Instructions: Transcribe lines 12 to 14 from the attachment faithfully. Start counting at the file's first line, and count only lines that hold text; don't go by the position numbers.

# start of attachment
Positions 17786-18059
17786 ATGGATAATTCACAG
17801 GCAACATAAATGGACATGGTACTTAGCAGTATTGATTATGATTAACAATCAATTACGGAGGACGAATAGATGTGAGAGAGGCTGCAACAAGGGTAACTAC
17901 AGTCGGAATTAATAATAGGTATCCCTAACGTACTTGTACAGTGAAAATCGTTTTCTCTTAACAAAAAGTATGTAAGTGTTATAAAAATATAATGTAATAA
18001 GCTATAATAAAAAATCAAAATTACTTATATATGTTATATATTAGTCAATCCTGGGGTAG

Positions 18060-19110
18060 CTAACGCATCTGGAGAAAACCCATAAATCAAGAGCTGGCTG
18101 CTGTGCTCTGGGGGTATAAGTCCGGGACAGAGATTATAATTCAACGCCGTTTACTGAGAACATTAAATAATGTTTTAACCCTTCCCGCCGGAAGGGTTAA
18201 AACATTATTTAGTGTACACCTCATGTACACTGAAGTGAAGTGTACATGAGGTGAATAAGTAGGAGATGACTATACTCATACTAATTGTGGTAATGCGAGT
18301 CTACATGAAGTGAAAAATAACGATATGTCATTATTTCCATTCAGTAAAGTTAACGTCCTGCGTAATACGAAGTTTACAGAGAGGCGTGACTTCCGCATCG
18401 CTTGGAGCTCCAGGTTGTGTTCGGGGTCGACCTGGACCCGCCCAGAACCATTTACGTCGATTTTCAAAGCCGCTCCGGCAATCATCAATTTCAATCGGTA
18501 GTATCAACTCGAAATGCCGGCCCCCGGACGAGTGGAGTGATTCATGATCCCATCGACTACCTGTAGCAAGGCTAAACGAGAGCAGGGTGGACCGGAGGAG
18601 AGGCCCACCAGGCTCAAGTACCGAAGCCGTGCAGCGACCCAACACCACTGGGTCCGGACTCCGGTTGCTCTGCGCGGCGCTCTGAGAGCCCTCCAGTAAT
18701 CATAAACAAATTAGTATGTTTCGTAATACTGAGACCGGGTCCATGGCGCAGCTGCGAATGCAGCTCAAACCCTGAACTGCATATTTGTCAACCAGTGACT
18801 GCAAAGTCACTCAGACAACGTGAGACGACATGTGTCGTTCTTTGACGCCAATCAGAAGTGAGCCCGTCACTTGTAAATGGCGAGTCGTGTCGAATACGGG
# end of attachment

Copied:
18501 GTATCAACTCGAAATGCCGGCCCCCGGACGAGTGGAGTGATTCATGATCCCATCGACTACCTGTAGCAAGGCTAAACGAGAGCAGGGTGGACCGGAGGAG
18601 AGGCCCACCAGGCTCAAGTACCGAAGCCGTGCAGCGACCCAACACCACTGGGTCCGGACTCCGGTTGCTCTGCGCGGCGCTCTGAGAGCCCTCCAGTAAT
18701 CATAAACAAATTAGTATGTTTCGTAATACTGAGACCGGGTCCATGGCGCAGCTGCGAATGCAGCTCAAACCCTGAACTGCATATTTGTCAACCAGTGACT